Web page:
Working deviceless does also have its drawbacks and I will explain them, so you are aware for when working on a project.
Testing is much harder as the input is now simulated. An example of this would be when you are testing distance and scale. You must adhere to design guidelines for positioning of UI elements on the user’s field of view because something might look right in the Unity editor. This affects ease of access for the user and general location of a popup box for example. However, when you test it on the actual device it is hard for the user to reach or interact with that object. Same applies for visuals, a bright red colour might look great in the Unity editor or emulator however might not come through the same when used on an actual device. Another downside to working deviceless are the hand manipulation controls, they can be cumbersome and take some getting used to.
I briefly spoke about the build procedure that must take place to get your application built and running on a mixed reality headset such as the HoloLens 2. It can take a substantial amount of time due to the complex processes involved. Unity outlines instructions in their documentation that can be followed to reduce this time. However, testing using the Unity editor is ideal which I will explain further down.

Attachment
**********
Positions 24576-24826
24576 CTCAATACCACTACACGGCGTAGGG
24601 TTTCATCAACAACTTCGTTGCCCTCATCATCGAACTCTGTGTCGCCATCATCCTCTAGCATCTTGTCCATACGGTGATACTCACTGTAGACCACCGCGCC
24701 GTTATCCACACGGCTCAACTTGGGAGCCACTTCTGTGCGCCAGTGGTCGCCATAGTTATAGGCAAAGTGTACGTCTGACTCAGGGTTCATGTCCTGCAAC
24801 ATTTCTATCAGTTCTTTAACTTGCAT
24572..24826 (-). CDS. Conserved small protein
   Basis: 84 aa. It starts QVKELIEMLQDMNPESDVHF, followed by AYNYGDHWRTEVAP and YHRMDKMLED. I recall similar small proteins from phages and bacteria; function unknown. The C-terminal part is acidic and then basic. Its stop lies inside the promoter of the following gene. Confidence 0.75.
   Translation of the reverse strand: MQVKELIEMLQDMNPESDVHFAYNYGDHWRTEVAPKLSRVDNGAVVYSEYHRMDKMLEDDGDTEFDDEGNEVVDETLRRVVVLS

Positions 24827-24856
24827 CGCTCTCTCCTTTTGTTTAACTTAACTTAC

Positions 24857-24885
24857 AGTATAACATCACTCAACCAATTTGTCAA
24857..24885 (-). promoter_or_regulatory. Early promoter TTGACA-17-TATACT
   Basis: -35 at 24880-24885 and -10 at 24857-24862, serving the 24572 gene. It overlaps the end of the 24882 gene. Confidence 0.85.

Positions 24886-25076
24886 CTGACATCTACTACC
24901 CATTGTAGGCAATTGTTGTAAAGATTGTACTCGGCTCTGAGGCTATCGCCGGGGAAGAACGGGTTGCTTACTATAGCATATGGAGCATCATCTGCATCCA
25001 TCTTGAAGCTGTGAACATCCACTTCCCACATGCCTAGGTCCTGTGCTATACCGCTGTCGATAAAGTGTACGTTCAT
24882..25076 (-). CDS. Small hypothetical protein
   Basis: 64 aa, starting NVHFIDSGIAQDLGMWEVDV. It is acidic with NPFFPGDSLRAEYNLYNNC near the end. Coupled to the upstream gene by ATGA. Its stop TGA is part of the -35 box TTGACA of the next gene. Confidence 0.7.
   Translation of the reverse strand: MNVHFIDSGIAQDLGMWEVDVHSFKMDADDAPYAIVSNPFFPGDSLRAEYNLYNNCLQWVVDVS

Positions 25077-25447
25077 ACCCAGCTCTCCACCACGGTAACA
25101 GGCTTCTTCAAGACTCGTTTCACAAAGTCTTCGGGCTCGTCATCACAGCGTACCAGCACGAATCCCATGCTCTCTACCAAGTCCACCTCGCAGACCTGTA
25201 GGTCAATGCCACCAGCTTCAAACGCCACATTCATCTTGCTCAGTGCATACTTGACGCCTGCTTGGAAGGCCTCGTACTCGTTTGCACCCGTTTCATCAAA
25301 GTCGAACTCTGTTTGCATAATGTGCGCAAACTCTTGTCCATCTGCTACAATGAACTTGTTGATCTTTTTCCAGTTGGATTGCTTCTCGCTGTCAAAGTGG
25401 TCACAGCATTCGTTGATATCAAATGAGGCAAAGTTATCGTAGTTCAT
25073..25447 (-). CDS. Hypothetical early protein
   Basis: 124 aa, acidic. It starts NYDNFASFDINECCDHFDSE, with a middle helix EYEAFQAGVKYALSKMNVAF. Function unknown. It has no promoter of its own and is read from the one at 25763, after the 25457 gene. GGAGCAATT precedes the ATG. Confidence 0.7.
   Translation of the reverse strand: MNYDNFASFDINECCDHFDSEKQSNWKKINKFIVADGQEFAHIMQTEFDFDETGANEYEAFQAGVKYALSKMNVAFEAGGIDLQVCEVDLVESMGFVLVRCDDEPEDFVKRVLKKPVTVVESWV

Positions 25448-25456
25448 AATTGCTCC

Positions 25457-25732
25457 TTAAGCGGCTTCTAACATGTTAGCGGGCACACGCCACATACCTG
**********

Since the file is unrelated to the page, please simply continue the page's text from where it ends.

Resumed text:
Above is a modified diagram showing the flow of the build procedure that is involved to produce a HoloLens 2 UWP Application. Unity allows developers to build for many different platforms and architectures. To enable this, a process is utilized called IL2CPP. It takes the written C# scripts from your Unity application, compiles them to Intermediate Language ‘IL’ and then converts this to C++ code ready to be compiled targeting a specific architecture and platform. In this case targeting the HoloLens platform which is ARM, or if you are running the emulator, the platform is x86_64.